Navigation Links
Genome study of beneficial microbe may help boost plant health

In a study expected to greatly benefit crop plants, scientists have deciphered the genome of a root- and seed-dwelling bacterium that protects plants from diseases.

The research provides clues to better explain how the helpful microbe, Pseudomonas fluorescens Pf-5, naturally safeguards roots and seeds from infection by harmful microbes that cause plant diseases. The genome paper will be published in Nature Biotechnology and was scheduled to be posted online on June 26.

"The genome sequence has helped us identify new chemical pathways that the microbe apparently uses to create what are known as 'secondary metabolites' ?possibly including new antibiotic compounds," says Ian Paulsen. He led the sequencing at The Institute for Genomic Research (TIGR), Rockville, Md., and is the study's first author.

The use of naturally-occurring, beneficial microbes such as P. fluorescens to control plant pathogens is called "biological control." That method is gaining momentum as a way to grow healthy plants without using synthetic fungicides. In all, about three dozen beneficial microbes are currently used as an environmentally-friendly way to fight plant diseases.

Joyce E. Loper, senior author of the genome paper and an expert on P. fluorescens Pf-5, predicts that the new genomic data will help scientists more quickly develop new ways to boost the effectiveness of beneficial microbes in fighting plant diseases.

"This genomic sequence reveals previously unknown traits of P. fluorescens that increase its potential for biological control," says Loper. She is a plant pathologist with USDA's Agricultural Research Service (ARS) and is based at Oregon State University, Corvallis. The P. fluorescens genome was sequenced at TIGR and analyzed by scientists there and at ARS and Oregon State University, with contributions by researchers at Rutgers, Washington State University and the University of Arizona. The project was funded by a grant from the USDA's Cooperative State Research, Education and Extension Service.

The article in Nature Biotechnology presents the first complete genome sequence of a biological control agent for combating plant diseases.

P. fluorescens Pf-5 was discovered two decades ago by Charles R. Howell, a plant pathologist with the ARS in Texas, who showed that the microbe suppressed two major cotton diseases. Since then, plant pathologists around the world have used this strain as a laboratory model to study beneficial microbes.

Paulsen says the P. fluorescens project also pioneered a new methodology. This novel approach relies on the analysis of repeated regions of the DNA sequence to help identify segments of the genome that appear to have been transferred from other microbes or viruses, known as phages, that infect bacteria.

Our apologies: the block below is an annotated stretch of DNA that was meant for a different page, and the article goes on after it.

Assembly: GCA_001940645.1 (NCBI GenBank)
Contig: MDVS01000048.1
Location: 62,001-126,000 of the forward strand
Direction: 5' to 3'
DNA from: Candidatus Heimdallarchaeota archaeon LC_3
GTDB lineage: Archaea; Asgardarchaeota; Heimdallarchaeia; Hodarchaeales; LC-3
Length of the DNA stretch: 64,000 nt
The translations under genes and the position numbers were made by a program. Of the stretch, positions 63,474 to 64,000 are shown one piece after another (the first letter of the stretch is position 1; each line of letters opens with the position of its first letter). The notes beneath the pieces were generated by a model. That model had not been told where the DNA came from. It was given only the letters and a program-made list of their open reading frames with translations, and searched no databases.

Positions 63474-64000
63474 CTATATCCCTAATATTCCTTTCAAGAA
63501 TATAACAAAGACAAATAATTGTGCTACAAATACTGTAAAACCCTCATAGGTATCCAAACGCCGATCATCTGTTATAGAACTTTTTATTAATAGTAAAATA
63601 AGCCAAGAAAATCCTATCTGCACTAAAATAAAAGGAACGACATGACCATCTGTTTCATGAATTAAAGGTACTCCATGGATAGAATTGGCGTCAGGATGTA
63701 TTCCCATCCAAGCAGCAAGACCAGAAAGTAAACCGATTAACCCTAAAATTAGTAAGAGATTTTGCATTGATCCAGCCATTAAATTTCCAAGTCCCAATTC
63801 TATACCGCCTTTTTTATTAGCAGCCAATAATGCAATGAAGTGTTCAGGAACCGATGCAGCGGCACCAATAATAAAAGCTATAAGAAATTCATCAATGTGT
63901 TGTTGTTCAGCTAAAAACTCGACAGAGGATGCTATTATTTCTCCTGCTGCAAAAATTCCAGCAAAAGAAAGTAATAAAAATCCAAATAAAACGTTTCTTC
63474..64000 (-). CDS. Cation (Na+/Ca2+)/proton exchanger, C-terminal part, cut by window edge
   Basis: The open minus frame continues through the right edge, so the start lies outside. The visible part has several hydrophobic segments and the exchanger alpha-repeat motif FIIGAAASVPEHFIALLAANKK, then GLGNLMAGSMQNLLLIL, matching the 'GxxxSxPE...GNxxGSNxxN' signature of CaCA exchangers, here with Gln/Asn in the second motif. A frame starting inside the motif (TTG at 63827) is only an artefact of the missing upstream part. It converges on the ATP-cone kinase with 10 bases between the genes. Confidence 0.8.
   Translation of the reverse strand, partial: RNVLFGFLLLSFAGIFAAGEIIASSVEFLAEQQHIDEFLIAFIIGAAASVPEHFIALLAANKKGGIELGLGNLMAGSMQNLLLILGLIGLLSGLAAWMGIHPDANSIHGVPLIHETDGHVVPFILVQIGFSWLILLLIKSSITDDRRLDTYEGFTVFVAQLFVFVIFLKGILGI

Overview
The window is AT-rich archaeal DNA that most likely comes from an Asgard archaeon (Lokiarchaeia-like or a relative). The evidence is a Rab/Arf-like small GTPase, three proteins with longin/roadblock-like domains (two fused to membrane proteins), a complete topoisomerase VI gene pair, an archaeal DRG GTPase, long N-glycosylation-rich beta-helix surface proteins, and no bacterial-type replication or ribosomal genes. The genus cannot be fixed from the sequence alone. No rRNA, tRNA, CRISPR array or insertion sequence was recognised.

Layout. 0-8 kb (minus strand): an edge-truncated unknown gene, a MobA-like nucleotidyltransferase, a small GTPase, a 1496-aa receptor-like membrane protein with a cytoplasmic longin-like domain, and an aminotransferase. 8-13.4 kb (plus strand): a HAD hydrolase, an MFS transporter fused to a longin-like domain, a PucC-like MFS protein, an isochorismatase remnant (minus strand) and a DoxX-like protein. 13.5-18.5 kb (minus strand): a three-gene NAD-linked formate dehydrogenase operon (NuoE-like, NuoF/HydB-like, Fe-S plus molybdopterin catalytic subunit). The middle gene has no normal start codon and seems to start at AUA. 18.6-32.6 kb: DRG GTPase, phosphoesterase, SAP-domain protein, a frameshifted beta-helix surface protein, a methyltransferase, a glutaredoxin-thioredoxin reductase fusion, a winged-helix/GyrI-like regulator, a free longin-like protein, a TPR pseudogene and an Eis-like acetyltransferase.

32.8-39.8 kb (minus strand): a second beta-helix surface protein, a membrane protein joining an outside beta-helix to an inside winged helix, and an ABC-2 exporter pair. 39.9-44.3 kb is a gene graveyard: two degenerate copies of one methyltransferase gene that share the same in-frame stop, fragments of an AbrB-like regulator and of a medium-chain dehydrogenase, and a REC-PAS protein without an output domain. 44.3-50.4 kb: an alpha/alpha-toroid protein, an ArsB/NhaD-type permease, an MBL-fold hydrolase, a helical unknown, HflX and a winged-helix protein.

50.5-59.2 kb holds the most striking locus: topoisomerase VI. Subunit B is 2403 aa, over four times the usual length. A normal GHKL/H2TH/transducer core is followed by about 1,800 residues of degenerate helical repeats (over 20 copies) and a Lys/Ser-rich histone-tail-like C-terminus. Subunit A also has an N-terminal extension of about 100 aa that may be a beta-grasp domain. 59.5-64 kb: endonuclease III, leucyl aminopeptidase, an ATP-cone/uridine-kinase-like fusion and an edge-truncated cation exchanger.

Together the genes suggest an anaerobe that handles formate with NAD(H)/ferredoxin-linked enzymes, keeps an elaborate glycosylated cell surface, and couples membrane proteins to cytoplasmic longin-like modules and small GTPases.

Says Paulsen: "We found exciting evidence that P. fluorescens may have acquired new clusters of genes, called genomic islands, by means of lateral transfer from phages or other microbes."


'"/>

Source:TIGR


Related biology news :

1. Genome of deadly amoeba shows surprising complexity, evidence of lateral gene transfer
2. Affymetrix Unveils Plans to Double Plant and Animal Genome Microarray Offering
3. Genome-wide mouse study yields link to human leukemia
4. New Study from Affymetrix Laboratories Points to Changing View of How Genome Works
5. Multiple Campylobacter Genomes Sequenced
6. Analysis Of Human Genome To Predict The Development Of Illnesses
7. Whole genome promoter mapping - Human Genome Project v2.0?
8. Candida albicans Genome Fully Annotated
9. Genome Sequence for Haemophilus Influenzae Completed
10. NHGRI Selects 13 More Organisms for Genome Sequencing
11. First Whole Genome Map of Genetic Variability in Parkinson’s Disease
Post Your Comments:
*Name:
*Comment:
*Email:


(Date:6/1/2016)... NEW YORK , June 1, 2016 ... Biometric Technology in Election Administration and Criminal Identification to ... According to a recently released TechSci Research report, " ... Sector, By Region, Competition Forecast and Opportunities, 2011 - ... $ 24.8 billion by 2021, on account of growing ...
(Date:5/9/2016)... , UAE, May 9, 2016 ... it comes to expanding freedom for high net worth ... Even in today,s globally connected world, there is still ... system could ever duplicate sealing your deal with a ... second passports by taking advantage of citizenship via investment ...
(Date:4/26/2016)... 2016 Research and Markets has ... Market 2016-2020"  report to their offering.  , ,     ... The analysts forecast the global multimodal biometrics market ... the period 2016-2020.  Multimodal biometrics is ... as the healthcare, BFSI, transportation, automotive, and government ...
Breaking Biology News(10 mins):
(Date:6/24/2016)... June 24, 2016 Epic Sciences unveiled ... cancers susceptible to PARP inhibitors by targeting homologous ... (CTCs). The new test has already been incorporated ... multiple cancer types. Over 230 clinical ... response pathways, including PARP, ATM, ATR, DNA-PK and ...
(Date:6/23/2016)... (PRWEB) , ... June 23, 2016 , ... ... is pleased to announce the launch of their brand, UP4™ Probiotics, into Target ... over 35 years, is proud to add Target to its list of well-respected ...
(Date:6/23/2016)... 2016 Houston Methodist Willowbrook Hospital has ... Association to serve as their official health care ... Willowbrook will provide sponsorship support, athletic training services, ... coaches, volunteers, athletes and families. "We ... Association and to bring Houston Methodist quality services ...
(Date:6/23/2016)... FRANCISCO , June 23, 2016   EpiBiome ... has secured $1 million in debt financing from Silicon ... ramp up automation and to advance its drug development ... its new facility. "SVB has been an ... beyond the services a traditional bank would provide," said ...
Breaking Biology Technology: